Space telescope Hubble and its successor, the James Webb Space Telescope are made with huge, expensive mirrors. And that can be a problem when you’re paying to launch the thing into space. So instead of one big mirror, how about thousands — or even millions — of tiny ones? In other words, how about glitter?
Orbiting Rainbows is in fact a very real system being considered by NASA’s Jet Propulsion Laboratory. A telescope reflecting light with glitter clouds could potentially be a lot cheaper than the $US8.7 billion James Webb Space Telescope.
So how will it work? JPL explains in a press release today:
In the proposed Orbiting Rainbows system, the small cloud of glitter-like grains would be trapped and manipulated with multiple laser beams. The trapping happens because of pressure from the laser light — specifically, the momentum of photons translates into two forces: one that pushes particles away, and another that pushes the particles toward the axis of the light beam. The pressure of the laser light coming from different directions shapes the cloud and pushes the small grains to align in the same direction. In a space telescope, the tenuous cloud would be formed by millions of grains, each possibly as small as fractions of a millimetre in diameter.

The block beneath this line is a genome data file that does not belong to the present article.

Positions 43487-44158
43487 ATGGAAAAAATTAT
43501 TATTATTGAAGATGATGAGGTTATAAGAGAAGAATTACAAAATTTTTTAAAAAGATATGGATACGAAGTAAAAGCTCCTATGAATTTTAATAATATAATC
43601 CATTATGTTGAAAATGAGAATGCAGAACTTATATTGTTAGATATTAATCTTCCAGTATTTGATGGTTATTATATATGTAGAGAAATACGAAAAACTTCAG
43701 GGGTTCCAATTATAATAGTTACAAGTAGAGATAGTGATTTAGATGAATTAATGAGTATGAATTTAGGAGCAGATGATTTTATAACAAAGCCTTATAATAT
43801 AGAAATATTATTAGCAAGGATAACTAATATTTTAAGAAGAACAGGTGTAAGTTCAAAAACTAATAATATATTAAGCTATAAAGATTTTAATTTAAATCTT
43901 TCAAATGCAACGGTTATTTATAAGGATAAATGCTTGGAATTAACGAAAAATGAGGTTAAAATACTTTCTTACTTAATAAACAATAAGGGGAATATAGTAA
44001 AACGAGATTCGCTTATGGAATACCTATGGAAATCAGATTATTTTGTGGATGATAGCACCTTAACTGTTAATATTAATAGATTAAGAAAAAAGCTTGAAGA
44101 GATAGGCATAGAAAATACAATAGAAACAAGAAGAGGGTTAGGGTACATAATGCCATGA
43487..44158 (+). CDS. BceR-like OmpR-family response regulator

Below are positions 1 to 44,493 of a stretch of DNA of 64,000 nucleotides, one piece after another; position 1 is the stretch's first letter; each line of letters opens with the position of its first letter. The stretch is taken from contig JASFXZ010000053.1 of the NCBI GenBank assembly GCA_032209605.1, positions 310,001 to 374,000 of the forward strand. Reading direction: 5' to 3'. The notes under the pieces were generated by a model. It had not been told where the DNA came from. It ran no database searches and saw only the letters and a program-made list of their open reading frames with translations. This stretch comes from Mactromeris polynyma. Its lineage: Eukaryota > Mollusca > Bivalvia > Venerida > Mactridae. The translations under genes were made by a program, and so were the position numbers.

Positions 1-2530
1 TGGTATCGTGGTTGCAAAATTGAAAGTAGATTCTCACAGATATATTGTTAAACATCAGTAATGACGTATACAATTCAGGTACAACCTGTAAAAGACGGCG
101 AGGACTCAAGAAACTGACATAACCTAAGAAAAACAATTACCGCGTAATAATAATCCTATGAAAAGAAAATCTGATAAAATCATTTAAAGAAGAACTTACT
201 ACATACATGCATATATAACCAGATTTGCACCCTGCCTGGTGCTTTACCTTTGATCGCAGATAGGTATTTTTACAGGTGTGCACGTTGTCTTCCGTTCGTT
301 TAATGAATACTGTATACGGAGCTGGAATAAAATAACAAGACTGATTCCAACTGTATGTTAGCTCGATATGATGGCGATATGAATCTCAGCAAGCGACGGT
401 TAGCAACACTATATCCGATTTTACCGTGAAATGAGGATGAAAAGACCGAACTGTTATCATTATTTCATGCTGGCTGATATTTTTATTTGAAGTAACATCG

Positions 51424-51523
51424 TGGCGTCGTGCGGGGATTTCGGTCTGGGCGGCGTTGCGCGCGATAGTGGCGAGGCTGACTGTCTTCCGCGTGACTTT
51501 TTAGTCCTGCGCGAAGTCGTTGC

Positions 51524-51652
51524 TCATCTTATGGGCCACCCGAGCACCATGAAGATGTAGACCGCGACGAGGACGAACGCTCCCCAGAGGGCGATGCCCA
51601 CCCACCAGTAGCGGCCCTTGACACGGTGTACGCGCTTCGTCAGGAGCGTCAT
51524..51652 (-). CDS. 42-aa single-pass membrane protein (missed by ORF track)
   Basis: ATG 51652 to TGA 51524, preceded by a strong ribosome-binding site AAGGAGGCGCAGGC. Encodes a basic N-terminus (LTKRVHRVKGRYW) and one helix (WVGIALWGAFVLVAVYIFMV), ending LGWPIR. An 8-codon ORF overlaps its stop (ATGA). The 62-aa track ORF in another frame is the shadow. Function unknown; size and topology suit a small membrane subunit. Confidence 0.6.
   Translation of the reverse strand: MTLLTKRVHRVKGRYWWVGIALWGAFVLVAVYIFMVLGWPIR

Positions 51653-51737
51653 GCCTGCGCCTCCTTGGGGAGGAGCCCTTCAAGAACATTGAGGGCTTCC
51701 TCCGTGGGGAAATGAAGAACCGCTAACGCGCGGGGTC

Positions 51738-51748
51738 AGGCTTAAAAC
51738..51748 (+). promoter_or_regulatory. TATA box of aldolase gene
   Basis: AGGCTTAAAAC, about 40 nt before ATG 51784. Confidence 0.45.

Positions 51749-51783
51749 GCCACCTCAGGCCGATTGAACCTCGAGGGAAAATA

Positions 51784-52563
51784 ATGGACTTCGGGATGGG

But the initial setups testing Orbiting Rainbows are pretty low-tech. Co-investigator Grover Swartzlander at the Rochester Institute of Technology and his team spread glitter on a lens, shined lasers simulating the light of a double star system, and algorithmically reconstructed the twin stars out of the glitter reflection.
The last step is really the key. Images reflected off of glitter will always be distorted, so scientists will need a lot of computational power to figure out what they’re supposed to see. Orbiting Rainbows does away with the challenge of manufacturing a huge mirror, but it creates a whole new computational challenge.
For now, scientists are still tinkering with the idea on Earth. But Orbiting Rainbows could one day live up to its name and, well, make it out into orbit.
Laser light reflected off of a glitter mirror onto a camera sensor.
Pictures: G. Swartzlander/Rochester Institute of Technology